We were living in Corpus Christi in 1950 -1952, when I was 10 years old. The B-36's flew low level flights almost daily. We could easily see the rivets. The barrels of the guns were easy to see on both sides of the fuselage. A WWII pilot lived behind us. He was always happy to tell us about airplanes and his favorite was the B-36. He explained that the two outside pods were for jet assisted take off. The Blue Angels flew out of the Navel Base at Corpus Christi, too. When they flew, we stopped what ever we were doing to fall onto our backs to watch them fly over head.

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Donald MacIver, e-mail, 22.04.2014 22:25

In May 1951 we moved from Duluth MN to Dallas TX. into a house just north of Love Field which I believe had been military housing. We lived on Sumter Street. The approach for landing was right over our house and the B36s shook the ground as they passed probably only a few hundred feet overhead. It was amazing for me, a 5-year old! One weekend we drove over to Love Field and got as close as possible to the fence separating us from the B36s. My dad asked a guard who was posted at the gate if we could go in for a closer look. He said it was off limits to civilians. I have always thought that it was a fantastic looking bomber with the engines reversed on the wings, and I can still remember exactly what it looked like flying so close overhead!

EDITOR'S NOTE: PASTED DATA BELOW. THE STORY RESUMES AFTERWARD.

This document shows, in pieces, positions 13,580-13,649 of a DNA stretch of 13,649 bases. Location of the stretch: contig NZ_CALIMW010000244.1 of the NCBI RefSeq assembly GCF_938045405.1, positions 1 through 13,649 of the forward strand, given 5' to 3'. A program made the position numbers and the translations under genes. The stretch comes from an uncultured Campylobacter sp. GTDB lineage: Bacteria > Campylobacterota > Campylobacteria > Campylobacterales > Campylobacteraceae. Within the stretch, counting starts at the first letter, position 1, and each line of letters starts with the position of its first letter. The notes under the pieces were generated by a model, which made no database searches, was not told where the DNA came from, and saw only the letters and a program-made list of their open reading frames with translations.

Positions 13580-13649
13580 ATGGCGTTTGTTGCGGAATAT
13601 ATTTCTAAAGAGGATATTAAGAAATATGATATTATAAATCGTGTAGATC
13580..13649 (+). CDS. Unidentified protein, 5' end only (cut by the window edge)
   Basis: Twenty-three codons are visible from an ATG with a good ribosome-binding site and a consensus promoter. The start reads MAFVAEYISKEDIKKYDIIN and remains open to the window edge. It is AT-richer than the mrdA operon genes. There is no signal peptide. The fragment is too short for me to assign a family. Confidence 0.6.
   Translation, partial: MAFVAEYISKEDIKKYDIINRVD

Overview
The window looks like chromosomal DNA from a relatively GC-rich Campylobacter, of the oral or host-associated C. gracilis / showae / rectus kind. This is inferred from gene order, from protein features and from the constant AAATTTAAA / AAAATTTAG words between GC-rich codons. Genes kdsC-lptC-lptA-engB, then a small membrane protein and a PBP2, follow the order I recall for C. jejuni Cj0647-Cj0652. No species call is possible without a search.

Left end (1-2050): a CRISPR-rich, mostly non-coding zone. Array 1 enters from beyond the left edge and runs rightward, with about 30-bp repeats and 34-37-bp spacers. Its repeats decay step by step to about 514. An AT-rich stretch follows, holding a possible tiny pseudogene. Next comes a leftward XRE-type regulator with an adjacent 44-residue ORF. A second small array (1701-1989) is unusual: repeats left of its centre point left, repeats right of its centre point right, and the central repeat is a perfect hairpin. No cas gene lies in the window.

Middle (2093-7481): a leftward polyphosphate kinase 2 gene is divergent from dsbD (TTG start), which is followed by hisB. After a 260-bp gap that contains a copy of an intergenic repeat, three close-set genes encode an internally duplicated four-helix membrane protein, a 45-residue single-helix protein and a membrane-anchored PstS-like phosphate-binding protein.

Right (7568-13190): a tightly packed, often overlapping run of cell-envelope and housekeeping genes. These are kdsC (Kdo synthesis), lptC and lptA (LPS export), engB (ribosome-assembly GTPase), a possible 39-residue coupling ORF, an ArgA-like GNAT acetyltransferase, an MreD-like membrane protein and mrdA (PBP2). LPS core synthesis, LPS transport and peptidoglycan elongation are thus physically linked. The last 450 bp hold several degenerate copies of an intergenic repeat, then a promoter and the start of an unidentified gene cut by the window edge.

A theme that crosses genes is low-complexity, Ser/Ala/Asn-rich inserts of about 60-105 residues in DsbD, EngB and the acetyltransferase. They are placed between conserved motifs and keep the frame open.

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Gordon Hyde, e-mail, 29.03.2014 18:20